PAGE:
A cordon remains in place around the arena and nearby Manchester Victoria Station, which was evacuated during the incident and remains closed.
British Transport Police said officers would be on patrol at key railway stations, as well as on trains around the country.
Metropolitan Police Commissioner Cressida Dick has announced that extra police officers have been put on duty in London in the wake of the “utterly appalling” attack.
How will police be investigating?
They will be looking to build a picture of the attacker’s movements both in recent weeks and months as well as immediately before the strike. Another priority will be to establish whether any further linked attacks or copycat incidents are planned.
It is likely that the bomber’s communications will form a significant part of the inquiry, while investigators will also be checking if he was known to authorities in any way.
One area of focus will be examining the remnants of the device used in the attack as officers work to establish whether the perpetrator built it himself or had help.
As well as seeking to identify any potential accomplices in Britain, authorities will also be looking into the possibility of any link to international groups.
Police have appealed for concert-goers and witnesses to provide them with any footage they have from the scene if they believe it can assist the probe.
What has the Prime Minister said about it?
Speaking outside Downing Street after chairing a meeting of the Government’s Cobra emergency committee, Prime Minister Theresa May said the bomber had chosen the time and place of his attack deliberately to cause “maximum carnage and to kill and injure indiscriminately”.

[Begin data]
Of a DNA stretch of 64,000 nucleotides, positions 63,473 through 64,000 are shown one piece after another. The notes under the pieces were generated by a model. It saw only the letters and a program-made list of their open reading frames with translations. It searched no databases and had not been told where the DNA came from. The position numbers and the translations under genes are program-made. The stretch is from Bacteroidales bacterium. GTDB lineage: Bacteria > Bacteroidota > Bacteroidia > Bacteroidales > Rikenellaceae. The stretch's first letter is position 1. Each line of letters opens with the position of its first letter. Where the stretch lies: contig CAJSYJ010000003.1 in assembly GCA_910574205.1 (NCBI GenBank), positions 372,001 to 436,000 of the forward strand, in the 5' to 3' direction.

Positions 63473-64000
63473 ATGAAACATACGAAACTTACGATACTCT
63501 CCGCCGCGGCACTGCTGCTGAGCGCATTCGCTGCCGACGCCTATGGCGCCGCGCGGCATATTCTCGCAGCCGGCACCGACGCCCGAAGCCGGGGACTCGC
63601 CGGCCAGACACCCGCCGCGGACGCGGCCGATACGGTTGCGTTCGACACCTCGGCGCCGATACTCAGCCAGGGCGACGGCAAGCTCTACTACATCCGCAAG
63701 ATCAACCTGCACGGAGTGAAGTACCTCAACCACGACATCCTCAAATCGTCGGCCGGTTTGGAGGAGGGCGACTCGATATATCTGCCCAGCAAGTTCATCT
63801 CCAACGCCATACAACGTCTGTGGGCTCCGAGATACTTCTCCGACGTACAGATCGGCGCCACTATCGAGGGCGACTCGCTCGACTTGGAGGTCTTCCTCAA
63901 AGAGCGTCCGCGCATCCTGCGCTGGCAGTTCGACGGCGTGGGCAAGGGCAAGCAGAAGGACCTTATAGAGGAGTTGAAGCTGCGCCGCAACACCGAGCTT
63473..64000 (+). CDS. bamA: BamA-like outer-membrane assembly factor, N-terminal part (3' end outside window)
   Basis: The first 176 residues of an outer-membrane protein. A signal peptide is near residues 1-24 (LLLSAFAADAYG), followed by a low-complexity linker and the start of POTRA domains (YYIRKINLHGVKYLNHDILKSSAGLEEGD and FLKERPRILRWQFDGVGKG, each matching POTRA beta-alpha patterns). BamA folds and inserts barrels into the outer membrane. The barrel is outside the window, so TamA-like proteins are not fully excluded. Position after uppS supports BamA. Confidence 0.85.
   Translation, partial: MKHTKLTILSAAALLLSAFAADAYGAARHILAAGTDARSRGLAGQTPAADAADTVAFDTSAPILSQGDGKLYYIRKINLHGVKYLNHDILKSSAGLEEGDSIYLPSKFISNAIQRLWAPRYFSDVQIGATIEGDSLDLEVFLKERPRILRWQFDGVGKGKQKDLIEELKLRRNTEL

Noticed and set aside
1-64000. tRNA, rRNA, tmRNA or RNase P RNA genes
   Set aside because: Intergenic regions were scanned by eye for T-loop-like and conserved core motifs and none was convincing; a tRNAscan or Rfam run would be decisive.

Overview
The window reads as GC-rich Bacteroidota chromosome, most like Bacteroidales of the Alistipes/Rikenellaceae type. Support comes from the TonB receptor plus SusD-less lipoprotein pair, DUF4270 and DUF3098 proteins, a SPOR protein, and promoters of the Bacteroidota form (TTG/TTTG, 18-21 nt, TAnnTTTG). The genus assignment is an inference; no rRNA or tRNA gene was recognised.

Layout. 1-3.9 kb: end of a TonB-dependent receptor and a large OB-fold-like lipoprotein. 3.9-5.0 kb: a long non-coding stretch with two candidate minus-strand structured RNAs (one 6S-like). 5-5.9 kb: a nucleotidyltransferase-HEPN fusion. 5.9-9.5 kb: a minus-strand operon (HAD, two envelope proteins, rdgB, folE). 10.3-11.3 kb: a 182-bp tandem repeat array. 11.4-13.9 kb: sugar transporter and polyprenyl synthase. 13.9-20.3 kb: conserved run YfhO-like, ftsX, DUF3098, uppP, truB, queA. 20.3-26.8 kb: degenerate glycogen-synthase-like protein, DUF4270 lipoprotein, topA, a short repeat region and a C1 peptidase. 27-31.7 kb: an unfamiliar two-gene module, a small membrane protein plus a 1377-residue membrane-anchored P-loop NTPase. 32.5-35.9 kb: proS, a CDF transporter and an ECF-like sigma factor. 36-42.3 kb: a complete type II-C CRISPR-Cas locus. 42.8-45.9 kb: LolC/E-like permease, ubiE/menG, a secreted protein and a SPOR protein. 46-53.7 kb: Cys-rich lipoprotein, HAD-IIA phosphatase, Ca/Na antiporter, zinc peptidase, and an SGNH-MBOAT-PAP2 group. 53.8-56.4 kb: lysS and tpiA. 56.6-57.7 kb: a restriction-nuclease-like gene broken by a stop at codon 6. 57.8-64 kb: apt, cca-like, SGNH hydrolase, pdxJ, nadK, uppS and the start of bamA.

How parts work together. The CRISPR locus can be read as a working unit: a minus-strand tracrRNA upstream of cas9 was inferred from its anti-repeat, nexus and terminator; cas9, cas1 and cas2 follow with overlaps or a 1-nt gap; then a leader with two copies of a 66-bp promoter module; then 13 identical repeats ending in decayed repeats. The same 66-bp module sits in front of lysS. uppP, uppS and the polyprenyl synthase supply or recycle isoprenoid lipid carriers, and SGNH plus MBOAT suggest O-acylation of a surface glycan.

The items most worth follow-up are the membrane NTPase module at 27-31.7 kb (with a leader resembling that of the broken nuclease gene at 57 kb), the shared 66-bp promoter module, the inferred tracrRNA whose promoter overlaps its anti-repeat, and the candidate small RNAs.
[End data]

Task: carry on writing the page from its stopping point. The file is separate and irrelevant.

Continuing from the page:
Mrs May, who was later travelling to Manchester to speak to police chiefs, paid tributes to emergency workers and members of the public who rushed to help.
She said they had shown: “The spirit of Manchester and the spirit of Britain – a spirit that through years of conflict and terrorism has never been broken and will never be broken.”
What has Donald Trump said about it?
US President Donald Trump told Mrs May that “Americans stand with the people of the United Kingdom” in a phone call in which he offered US assistance for the investigation.
The call came shortly after Mr Trump denounced those responsible for the atrocity as “evil losers” and called for the ideology behind the outrage to be “completely obliterated”.
Is the timing relevant?
The blast occurred on the anniversary of the murder of soldier Lee Rigby, who was hacked to death on a London street on May 22, 2013.
Rigby’s gruesome murder gained international notoriety when Michael Adebolajo was filmed by passers-by standing in the street with blood-soaked hands trying to justify the attack.
Chris Phillips, the former head of the National Counter Terrorism Security Office, told BBC Radio Four’s Today programme: “That may be significant as well.”
What about the June 8 election?
Campaigning for the June 8 General Election has been suspended following the attack, which is the worst terrorist atrocity ever to take place during a UK election period.
Mrs May spoke with Labour leader Jeremy Corbyn in the hours after the attack and agreed to put the contest on hold until further notice.
Liberal Democrat leader Tim Farron called off a campaign trip to Gibraltar, while the Scottish National Party postponed the planned launch of its manifesto.
Leaders of all main parties sent messages of support and sympathy for those caught up in the horrific incident and said they would be halting election activities temporarily.
What is the UK threat level?
The official threat level from international terrorism stands at severe in the UK – indicating that an attack is “highly likely”. It has stood at this level – the second highest of five – since August 2014.
There has so far been no indication that this will change in the wake of the events in Manchester.